Kiawah Island gets a bad rap sometimes.

They are occasionally derided as rich folks living in a gated community shut off from the rest of Charleston.

That is not only an unfair stereotype, it's not true.

Yes, there is a good deal of wealth on the island — but they are in fact very much a part of the community, particularly Johns Island. More so than a lot of people.

Hundreds of residents from Kiawah, and sister island Seabrook, volunteer in Johns Island schools such as Haut Gap Middle and Mount Zion Elementary, where they tutor and mentor students. They spend time with the kids, go to football and basketball games at St. John's High with their families.

Talk to some of these people on the barrier islands and you will realize how sincere they are, how much it means to them to be involved in the community.

Many town officials volunteer to sit on the boards of Johns Island charities.

See, many of these folks are retired and they have both the time and inclination to give back.

And they do quite a bit.

Locals do good work

The town of Kiawah has a charitable giving program that has donated more than $350,000 to Johns Island charities in the past three years.

This money comes from tax revenue and tourism dollars that pour onto the island during the summer. Town Council solicits requests from nonprofits and gives out money twice a year to churches, libraries and Meals on Wheels programs, among other things.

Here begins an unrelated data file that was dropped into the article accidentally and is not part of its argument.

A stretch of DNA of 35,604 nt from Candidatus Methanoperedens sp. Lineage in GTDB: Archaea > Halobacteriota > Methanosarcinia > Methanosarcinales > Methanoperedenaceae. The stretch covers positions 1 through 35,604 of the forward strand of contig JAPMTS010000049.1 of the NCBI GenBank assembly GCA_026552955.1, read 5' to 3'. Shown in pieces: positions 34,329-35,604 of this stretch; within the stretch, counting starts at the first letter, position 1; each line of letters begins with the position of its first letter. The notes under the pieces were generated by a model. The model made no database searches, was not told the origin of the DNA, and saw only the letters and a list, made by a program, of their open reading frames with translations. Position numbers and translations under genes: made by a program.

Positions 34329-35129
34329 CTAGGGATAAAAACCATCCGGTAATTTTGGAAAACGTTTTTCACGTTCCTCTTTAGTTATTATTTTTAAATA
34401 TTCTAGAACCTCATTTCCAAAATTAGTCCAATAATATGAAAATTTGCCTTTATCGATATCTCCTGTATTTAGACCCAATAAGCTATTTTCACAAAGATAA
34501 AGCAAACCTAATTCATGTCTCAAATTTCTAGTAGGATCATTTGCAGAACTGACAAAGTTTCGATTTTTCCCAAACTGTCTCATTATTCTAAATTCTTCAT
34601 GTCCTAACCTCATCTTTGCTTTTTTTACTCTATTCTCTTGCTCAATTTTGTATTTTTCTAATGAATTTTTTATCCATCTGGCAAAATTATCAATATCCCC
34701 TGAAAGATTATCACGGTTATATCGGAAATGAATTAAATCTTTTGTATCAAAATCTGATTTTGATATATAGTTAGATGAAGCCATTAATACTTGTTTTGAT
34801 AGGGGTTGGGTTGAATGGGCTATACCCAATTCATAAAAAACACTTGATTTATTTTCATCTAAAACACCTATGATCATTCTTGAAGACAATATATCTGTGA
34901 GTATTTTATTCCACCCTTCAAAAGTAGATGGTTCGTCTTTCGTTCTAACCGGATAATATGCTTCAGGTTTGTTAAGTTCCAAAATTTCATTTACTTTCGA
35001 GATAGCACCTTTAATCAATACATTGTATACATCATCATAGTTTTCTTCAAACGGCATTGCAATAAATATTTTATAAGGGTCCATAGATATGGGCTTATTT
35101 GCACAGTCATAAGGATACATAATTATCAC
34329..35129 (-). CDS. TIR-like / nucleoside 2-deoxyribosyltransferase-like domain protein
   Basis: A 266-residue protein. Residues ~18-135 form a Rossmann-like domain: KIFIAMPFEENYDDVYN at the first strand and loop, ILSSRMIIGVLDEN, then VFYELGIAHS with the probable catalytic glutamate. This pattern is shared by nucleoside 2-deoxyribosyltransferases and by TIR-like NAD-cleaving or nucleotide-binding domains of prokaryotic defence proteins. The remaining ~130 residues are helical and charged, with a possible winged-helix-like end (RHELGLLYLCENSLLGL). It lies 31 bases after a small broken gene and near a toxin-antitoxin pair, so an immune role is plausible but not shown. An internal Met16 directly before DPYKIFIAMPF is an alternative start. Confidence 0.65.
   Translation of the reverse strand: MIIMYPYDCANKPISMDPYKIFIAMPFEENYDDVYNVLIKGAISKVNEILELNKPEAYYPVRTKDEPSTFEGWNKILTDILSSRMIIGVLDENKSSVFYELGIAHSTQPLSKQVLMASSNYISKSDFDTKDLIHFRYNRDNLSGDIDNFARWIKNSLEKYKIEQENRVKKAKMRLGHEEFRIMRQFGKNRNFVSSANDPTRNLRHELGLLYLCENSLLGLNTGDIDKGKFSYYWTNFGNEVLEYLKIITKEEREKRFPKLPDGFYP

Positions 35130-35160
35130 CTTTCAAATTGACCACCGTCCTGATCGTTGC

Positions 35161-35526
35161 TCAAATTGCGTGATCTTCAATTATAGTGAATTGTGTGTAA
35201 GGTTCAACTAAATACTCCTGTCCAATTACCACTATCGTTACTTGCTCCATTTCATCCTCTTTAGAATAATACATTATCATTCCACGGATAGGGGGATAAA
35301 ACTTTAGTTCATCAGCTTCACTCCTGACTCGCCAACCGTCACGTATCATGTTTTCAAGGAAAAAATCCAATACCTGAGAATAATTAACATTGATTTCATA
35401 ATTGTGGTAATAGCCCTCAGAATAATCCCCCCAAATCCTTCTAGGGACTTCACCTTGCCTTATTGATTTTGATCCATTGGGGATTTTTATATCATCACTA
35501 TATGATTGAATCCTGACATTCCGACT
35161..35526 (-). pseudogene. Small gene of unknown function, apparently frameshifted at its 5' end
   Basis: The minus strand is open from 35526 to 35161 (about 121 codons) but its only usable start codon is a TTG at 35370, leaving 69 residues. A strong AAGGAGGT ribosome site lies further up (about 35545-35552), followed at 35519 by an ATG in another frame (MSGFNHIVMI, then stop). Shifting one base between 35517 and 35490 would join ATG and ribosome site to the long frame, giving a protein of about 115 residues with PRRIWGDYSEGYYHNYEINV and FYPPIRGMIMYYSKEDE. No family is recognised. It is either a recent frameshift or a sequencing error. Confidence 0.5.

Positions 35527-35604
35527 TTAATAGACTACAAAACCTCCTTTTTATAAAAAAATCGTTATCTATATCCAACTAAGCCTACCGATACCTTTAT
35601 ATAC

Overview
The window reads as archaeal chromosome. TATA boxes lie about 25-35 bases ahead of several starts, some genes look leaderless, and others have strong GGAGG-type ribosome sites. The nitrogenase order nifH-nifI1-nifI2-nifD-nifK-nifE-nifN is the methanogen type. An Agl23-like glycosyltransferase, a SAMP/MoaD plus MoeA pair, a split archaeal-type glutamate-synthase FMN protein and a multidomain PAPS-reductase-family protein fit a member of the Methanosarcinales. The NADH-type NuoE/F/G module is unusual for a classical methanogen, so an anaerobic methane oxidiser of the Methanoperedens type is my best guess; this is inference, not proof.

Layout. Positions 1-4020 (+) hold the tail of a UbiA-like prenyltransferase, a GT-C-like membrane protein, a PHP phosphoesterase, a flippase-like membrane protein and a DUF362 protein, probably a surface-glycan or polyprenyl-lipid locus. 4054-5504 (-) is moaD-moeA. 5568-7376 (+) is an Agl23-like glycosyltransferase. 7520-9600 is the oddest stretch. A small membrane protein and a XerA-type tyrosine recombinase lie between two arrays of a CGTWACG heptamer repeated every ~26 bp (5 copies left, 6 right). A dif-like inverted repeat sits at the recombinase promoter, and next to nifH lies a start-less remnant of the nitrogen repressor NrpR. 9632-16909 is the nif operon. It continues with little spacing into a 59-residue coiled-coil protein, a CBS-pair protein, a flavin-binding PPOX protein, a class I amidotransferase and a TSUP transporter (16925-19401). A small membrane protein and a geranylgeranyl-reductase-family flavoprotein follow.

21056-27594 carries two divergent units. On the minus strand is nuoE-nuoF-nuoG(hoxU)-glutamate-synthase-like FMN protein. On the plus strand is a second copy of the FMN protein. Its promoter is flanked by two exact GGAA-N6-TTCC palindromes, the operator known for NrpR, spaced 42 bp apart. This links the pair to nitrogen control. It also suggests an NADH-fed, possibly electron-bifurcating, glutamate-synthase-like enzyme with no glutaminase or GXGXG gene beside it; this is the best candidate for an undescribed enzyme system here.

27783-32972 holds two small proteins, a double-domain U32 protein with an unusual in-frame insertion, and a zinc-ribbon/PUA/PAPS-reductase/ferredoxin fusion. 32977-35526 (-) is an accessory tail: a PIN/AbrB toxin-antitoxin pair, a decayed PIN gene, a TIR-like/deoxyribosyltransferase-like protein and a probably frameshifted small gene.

The Sea Island Habitat for Humanity has received $75,000 from the island since late 2010. The Barrier Island Free Medical Clinic, which provides health care for uninsured folks living in poverty, has gotten $80,000 in the same period.

Rural Missions Inc. has seen about $53,000 from Kiawah recently.

“They started helping us three years ago,” says executive director Linda D. Gadson. “We use the money to improve housing conditions on the island. We renovate, restore and sometimes build new houses. Kiawah has been a blessing and we are grateful. We hope they allow us to continue to apply for the money.”

That's the idea.

“We feel like it's important because there are local folks doing good work,” says Kiawah Mayor Charles Lipuma. “We feel like it's important to help them fulfill their missions.”

A great message

Kiawah doesn't make a big deal out of this.

They don't send out press releases or toot their own horns. That speaks volumes about their sincerity. They are truly trying to make a difference, and are fortunate enough to have the resources to do it.

And, honestly, they're pretty humble about it.

“We do it because we feel we're good neighbors,” says Alan Burnaford, a former council member who supported the giving. “We've been a little bit more blessed in some cases, and we just want to give back some time and money.”

That's not just a great message for Christmas, but for the entire year.

Reach Brian Hicks at or read his blog at